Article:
‘Inside Out’ beautifully personifies the conflict of growing up
“Inside Out” is a simple story, really. From start to finish, the film simply tells about an 11-year-old girl who finds herself in a new city, a new school, a new home. Millions of children (and the adults they grew into) can relate to the feelings that manifested during such a common yet upsetting time in their lives.
What “Inside Out” does, however, is to beautifully manifest those feelings into true personas that give a new meaning to personification.
In this Pixar animated film, Riley (Kaitlyn Dias) has to start anew in San Francisco after her parents (voiced by Kyle MacLachlan and Diane Lane) moved the family from Minneapolis. Her day-to-day life doesn’t change much, even if the details are strikingly different: She goes to school (and deals with other students she doesn’t know), she misses her old friends (though thank goodness for the power of the Internet) and she tries out for the hockey team (all the while missing her old teammates).
Where the magic happens, though, is inside Riley’s overactive mind. In there, feelings given form serve to propel the story forward. There’s five main feelings that make up Riley: Joy (Amy Poehler), a yellow-green fairy-type that’s the captain of this motley crew; Disgust (Mindy Kaling), a typical Mean Girl creation in shades of green; Anger (Lewis Black), the blood-red center of all things nasty; Fear (Bill Hader), which wears a bow-tie while being afraid of everything; and Sadness (Phyllis Smith), a blue blob that just makes you feel depressed by being in the same room.
These feelings, with Joy at the center, typically watch as Riley goes throughout her day. At times they fight for control of a console that serves as a bridge to Riley’s thoughts and sights, but they generally are more passive, only acting when Riley starts to feel anything other than joy. As the day goes on, memories (in the form of bowling balls) are deposited inside the mind. Shaded according to their mood, the experiences are then sorted by their values: Some are stored, some are discarded and, every once in a while, one becomes a Core Memory. The current Core Memories have branched out to create five islands that define who Riley is: Family, Honesty, Friendship, Hockey and Goofball. In effect, this is Riley’s personality, a bubbly young girl who generally sees the glass as half-full.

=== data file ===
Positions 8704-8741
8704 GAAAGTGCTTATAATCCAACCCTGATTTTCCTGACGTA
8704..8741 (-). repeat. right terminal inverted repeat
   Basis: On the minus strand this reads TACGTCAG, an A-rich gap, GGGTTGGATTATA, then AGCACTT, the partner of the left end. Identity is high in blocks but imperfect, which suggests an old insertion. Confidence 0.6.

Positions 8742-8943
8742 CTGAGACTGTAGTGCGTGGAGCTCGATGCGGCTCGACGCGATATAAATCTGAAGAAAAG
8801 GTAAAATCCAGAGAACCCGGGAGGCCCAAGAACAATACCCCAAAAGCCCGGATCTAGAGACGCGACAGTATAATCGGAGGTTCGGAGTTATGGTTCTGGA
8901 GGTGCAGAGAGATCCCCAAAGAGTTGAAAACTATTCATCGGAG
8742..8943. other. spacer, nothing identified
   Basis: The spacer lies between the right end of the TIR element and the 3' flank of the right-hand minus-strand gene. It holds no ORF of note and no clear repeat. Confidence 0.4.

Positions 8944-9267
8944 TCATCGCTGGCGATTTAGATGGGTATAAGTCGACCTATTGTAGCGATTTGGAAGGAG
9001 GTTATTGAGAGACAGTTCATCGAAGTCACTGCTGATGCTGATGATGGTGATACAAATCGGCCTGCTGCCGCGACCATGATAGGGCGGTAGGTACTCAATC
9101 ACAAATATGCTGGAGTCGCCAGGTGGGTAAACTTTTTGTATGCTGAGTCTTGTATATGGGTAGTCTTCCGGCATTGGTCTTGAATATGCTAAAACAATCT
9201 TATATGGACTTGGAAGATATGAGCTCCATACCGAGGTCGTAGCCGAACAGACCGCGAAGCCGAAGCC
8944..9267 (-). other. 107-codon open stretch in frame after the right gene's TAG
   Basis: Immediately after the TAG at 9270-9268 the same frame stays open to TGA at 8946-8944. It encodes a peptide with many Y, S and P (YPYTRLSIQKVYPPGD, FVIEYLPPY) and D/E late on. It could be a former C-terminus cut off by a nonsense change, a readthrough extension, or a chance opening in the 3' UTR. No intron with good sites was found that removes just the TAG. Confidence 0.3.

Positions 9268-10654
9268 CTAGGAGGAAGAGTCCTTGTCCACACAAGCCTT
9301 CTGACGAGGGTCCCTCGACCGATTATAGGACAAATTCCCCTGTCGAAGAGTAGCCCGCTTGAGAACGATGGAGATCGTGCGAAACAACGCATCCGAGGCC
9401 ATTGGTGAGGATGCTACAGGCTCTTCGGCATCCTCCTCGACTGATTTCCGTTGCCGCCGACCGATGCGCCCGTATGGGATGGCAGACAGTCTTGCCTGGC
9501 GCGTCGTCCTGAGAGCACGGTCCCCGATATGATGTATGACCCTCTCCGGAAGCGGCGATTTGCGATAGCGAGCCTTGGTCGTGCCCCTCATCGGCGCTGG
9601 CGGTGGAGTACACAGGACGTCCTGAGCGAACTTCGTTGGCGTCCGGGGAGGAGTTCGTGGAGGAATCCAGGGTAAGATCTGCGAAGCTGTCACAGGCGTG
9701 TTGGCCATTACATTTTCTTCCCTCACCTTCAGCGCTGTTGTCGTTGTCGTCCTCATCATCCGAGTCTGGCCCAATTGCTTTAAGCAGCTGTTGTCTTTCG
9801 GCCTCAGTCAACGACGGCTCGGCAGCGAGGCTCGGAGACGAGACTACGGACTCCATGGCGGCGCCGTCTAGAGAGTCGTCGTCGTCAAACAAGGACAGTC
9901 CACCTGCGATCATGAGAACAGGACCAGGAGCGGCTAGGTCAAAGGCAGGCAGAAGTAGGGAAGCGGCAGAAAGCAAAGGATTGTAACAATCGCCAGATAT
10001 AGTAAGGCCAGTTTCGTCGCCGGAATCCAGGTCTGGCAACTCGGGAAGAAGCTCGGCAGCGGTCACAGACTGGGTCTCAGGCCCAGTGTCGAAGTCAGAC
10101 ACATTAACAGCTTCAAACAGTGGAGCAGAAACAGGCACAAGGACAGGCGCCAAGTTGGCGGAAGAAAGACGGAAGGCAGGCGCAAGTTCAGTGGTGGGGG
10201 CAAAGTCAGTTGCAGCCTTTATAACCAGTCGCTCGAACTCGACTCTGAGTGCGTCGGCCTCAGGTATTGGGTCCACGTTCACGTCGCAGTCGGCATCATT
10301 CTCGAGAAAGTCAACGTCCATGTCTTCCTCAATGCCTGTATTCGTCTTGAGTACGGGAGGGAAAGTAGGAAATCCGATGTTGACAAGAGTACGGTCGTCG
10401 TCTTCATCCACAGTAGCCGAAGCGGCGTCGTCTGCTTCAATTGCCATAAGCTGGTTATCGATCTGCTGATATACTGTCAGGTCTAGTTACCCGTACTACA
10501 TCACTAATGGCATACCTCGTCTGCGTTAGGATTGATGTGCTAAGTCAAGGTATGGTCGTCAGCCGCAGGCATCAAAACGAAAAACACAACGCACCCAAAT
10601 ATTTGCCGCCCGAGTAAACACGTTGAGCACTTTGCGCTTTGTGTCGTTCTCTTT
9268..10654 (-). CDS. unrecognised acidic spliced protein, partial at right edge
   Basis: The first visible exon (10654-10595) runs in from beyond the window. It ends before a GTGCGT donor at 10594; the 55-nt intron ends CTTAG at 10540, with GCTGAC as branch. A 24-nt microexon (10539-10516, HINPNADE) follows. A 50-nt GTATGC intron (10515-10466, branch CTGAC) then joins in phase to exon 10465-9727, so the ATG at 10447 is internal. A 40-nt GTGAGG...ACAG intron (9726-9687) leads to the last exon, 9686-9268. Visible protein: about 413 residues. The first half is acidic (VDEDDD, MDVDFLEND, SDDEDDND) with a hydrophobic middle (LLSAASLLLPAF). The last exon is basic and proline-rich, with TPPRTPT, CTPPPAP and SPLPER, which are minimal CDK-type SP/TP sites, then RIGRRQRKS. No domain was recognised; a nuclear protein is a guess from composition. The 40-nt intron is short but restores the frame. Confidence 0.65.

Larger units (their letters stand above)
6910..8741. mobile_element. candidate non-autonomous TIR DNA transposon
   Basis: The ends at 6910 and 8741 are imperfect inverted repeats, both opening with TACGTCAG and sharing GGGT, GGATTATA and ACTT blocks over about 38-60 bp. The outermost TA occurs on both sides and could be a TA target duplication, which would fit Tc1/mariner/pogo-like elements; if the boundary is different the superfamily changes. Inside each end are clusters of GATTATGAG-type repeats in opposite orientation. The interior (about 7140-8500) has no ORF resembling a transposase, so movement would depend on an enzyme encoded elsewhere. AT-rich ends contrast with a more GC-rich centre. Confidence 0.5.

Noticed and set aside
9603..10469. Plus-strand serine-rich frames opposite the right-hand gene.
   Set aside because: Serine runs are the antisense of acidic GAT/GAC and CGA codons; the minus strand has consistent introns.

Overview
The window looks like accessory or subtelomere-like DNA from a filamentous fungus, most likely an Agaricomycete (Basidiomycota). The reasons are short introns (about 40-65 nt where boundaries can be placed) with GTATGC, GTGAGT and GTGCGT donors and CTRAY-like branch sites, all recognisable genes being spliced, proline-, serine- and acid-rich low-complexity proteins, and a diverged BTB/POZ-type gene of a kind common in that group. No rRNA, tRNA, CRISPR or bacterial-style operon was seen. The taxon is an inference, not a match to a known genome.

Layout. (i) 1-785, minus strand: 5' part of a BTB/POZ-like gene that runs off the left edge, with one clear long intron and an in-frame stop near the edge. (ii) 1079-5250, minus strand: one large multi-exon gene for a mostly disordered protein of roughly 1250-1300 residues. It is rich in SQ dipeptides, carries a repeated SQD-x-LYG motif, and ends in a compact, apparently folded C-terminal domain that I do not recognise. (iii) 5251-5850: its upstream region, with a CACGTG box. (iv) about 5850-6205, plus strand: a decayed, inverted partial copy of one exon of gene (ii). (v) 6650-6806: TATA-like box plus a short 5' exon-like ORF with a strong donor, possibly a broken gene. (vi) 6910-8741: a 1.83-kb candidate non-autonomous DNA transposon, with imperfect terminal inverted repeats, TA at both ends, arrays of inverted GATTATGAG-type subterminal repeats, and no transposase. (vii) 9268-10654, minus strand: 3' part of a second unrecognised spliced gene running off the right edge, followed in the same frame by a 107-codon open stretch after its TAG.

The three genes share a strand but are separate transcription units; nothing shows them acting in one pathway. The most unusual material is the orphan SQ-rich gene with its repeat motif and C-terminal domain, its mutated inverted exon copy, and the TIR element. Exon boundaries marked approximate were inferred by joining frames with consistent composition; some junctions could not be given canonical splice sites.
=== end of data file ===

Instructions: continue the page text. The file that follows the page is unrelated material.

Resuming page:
But if you thought that was it, you’d be missing out on the rest of Riley’s colorful mind, where there’s the imaginary friend Bing Bong (Richard Kind), a creation from Riley’s younger days; a dream factory where rainbow unicorns and hunky future boyfriends take residence (which, coincidentally, shuts down when Riley wakes up); and a thought train that runs on its own schedule.
Directed by Pete Docter from a script by himself, Meg LeFauve and Josh Cooley, “Inside Out” isn’t really meant for children. Yes, the bright colors and quick pace will delight the young ones, but the script is far more subtle than you first think, so much more substantial. It takes a young girl, one who only understood things in black-and-white terms (her life experiences are color-coded, for crying out loud), and sets her on a path that illuminates the fact that, sometimes, life isn’t quite so clear-cut.
In the end, like the best Pixar films, “Inside Out” is a multilayer endeavor, one that isn’t afraid of weighty themes even when aimed at a family audience. The film’s core concept isn’t difficult: Riley, at the all-too-confusing age of 11, has to learn to come to terms that her life is changing, that the move across country, despite her feelings, will happen. Once that starts to settle in, the surprise star of the film, the oh-so-pathetic Sadness, starts to take hold. Hilarious dry-witted, her role is a powerful testament that life is how we see it, that even the best memories are oftentimes bittersweet.
Five colorful stars out of five, and a critic’s pick